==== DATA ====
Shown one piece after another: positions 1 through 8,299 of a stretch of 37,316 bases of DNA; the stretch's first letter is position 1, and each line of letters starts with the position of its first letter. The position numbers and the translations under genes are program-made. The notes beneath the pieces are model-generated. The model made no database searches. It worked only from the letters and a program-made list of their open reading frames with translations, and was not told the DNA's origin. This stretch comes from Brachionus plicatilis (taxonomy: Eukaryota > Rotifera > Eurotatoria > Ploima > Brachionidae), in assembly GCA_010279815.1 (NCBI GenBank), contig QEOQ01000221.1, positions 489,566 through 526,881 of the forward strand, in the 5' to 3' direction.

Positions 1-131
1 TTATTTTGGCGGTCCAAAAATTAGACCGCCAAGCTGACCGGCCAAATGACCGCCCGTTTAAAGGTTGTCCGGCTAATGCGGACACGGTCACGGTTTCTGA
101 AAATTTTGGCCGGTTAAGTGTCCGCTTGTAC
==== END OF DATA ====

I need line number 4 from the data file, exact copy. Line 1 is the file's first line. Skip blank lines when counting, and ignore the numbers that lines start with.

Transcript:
101 AAATTTTGGCCGGTTAAGTGTCCGCTTGTAC